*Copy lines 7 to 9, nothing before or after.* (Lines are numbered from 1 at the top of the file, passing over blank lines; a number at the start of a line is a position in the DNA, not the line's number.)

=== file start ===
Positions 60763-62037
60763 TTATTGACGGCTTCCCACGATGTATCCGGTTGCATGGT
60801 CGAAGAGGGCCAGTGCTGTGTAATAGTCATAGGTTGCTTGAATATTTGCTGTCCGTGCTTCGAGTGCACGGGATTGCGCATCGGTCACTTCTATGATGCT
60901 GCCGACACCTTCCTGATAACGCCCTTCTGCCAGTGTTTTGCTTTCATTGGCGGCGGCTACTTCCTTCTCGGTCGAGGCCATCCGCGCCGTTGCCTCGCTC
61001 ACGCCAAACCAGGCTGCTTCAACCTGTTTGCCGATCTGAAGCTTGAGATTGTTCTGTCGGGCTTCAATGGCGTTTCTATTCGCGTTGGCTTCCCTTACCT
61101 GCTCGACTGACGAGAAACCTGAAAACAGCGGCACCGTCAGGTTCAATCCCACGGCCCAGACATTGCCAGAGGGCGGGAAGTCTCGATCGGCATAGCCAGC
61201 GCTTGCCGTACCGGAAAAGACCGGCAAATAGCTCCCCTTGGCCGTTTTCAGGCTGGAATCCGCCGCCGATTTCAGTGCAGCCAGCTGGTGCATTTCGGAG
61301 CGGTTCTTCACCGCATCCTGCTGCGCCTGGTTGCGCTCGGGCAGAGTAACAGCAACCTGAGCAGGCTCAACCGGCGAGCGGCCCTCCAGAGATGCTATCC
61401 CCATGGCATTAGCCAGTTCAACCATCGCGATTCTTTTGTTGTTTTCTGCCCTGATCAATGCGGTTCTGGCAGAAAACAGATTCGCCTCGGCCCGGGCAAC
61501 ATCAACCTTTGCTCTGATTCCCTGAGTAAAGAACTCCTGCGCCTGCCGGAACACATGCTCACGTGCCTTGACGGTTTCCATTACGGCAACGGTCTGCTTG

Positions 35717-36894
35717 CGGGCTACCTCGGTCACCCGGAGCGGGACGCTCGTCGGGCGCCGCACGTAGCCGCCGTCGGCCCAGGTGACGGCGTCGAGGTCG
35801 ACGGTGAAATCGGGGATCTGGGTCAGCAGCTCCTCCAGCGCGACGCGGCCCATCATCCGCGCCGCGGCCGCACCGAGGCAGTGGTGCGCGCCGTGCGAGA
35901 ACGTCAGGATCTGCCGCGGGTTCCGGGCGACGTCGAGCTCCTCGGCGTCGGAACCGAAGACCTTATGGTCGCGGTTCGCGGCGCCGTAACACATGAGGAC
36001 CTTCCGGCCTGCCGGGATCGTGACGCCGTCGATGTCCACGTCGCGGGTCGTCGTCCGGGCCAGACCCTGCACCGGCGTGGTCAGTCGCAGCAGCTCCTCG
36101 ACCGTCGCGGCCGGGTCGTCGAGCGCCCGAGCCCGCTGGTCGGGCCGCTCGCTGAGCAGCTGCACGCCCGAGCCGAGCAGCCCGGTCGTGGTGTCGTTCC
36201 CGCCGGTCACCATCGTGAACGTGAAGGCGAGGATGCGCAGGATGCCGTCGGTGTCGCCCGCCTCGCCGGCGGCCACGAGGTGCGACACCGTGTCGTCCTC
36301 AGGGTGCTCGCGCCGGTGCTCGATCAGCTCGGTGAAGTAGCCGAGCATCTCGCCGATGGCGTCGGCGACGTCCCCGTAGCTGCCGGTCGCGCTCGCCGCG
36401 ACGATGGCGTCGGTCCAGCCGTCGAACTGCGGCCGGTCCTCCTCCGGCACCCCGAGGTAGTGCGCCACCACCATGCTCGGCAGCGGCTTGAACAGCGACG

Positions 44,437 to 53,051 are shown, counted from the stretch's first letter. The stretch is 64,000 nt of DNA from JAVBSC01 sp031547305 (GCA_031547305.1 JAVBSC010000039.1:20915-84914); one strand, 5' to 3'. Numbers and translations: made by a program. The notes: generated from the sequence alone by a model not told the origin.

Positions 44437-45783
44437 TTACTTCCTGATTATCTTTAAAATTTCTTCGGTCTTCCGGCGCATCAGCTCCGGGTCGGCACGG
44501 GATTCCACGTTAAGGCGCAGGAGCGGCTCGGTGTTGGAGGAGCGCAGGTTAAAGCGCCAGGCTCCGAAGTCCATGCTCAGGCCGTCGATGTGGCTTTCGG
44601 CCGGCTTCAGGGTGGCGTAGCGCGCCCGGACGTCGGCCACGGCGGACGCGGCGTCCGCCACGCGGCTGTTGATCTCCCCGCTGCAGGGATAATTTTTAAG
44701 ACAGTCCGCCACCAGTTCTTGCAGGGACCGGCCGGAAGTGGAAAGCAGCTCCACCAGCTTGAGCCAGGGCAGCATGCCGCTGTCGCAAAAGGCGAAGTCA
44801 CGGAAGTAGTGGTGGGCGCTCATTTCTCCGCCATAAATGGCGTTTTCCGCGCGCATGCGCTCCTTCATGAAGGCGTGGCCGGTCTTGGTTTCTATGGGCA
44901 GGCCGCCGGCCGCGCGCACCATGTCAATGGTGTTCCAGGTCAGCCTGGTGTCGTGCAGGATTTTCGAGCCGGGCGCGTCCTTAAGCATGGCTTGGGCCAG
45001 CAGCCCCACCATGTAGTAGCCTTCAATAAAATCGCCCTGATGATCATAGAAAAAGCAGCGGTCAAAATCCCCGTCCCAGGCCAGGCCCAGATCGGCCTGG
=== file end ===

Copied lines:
61201 GCTTGCCGTACCGGAAAAGACCGGCAAATAGCTCCCCTTGGCCGTTTTCAGGCTGGAATCCGCCGCCGATTTCAGTGCAGCCAGCTGGTGCATTTCGGAG
61301 CGGTTCTTCACCGCATCCTGCTGCGCCTGGTTGCGCTCGGGCAGAGTAACAGCAACCTGAGCAGGCTCAACCGGCGAGCGGCCCTCCAGAGATGCTATCC
61401 CCATGGCATTAGCCAGTTCAACCATCGCGATTCTTTTGTTGTTTTCTGCCCTGATCAATGCGGTTCTGGCAGAAAACAGATTCGCCTCGGCCCGGGCAAC